The Hardest Part of Hair Loss

As an Alopecian, the hardest part of hair loss for me is that I am assumed to be sick, or more specifically, to have cancer. Not only don’t I have cancer, but beyond my immune system’s assault on my hair follicles, I am absolutely healthy. Bummer? Yes, but life goes on and I choose to move on with it.

A couple of years ago, I conducted a two-part survey exploring the emotional impacts of hair loss. In addition to an Alopecia Survey, I conducted a separate Cancer Hair Loss Survey. A whopping 461 women have taken the survey and there is much to be learned from them. I learned that while the cause of our hair loss is different, we largely agree on the most difficult aspect of hair loss – the public perception that we are sick. Yes, a cancer patient is fighting a disease, but it’s a disease that is otherwise invisible to anyone not peering at us with the aide of an MRI or CT scan. Cancer patients desperately want to carry on with life as normal. Hair loss strips women who are undergoing chemotherapy of their anonymity. It’s like carrying a neon sign that flashes “I have cancer.”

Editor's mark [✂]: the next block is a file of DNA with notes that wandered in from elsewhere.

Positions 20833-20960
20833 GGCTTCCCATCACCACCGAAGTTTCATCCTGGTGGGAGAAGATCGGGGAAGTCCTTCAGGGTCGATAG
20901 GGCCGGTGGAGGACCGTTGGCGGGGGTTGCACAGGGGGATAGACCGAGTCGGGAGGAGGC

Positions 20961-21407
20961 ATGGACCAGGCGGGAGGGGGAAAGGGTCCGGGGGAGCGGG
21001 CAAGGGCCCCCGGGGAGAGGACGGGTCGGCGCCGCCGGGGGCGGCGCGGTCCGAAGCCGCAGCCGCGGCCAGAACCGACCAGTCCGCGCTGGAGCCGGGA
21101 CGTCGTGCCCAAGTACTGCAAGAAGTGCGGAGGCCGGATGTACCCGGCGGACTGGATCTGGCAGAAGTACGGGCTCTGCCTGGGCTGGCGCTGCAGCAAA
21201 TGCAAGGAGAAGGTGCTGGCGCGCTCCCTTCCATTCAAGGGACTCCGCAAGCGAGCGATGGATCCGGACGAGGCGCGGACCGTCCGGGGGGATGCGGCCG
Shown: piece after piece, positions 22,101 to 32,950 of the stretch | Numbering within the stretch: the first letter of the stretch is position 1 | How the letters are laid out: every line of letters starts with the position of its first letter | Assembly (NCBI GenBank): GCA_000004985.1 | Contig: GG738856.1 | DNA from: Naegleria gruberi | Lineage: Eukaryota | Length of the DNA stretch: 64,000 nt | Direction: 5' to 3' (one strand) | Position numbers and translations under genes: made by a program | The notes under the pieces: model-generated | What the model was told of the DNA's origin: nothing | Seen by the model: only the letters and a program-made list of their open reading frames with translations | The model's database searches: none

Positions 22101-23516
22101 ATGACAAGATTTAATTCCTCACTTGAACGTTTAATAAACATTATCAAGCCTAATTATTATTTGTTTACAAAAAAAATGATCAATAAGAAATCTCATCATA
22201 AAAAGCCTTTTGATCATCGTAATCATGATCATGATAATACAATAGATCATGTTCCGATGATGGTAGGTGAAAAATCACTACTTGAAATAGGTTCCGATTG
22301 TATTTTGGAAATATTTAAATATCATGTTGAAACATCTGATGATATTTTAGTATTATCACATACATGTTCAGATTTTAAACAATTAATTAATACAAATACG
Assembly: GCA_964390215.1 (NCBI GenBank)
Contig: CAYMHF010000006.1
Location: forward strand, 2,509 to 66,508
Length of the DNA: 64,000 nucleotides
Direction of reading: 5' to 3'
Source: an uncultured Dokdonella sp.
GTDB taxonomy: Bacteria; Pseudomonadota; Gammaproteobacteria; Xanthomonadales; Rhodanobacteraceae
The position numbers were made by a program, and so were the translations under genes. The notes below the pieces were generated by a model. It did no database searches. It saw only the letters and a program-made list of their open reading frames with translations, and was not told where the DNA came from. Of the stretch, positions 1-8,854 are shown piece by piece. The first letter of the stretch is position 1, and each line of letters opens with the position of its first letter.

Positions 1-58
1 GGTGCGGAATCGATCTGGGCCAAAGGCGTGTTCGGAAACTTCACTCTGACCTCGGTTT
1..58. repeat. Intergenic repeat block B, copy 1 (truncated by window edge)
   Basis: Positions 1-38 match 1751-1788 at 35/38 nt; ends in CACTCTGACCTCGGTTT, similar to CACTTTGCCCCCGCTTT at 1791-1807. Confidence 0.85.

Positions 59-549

When I look in the mirror, I am reminded that I have alopecia areata, a disease that causes me to lose my hair but does not threaten my life. When a woman with chemo hair loss looks in the mirror, she’s reminded that she’s fighting for her life! When others look at her with fear, pity, questions or comments regarding her status as a cancer patient, she’s reminded that she’s fighting for her life! She doesn’t want reminders. She wants to stop cancer from defining her, her life, and her family’s life. Hair loss can get in the way of that, but it doesn’t have to.

Just because we are bald, we don’t have to look sick. The trick is to redirect the eyes and attention from what we’re lacking to all that we have!!! Colors, patterns, texture, eye-catching earrings, facial definition with make-up, fun fashion, a fit body, or a vibrant smile all show that we are and always will be more than our hair, more than a disease.

What strategies have you developed for redirecting their eyes from what you’re missing to what you’ve added?

Susan Beausang,


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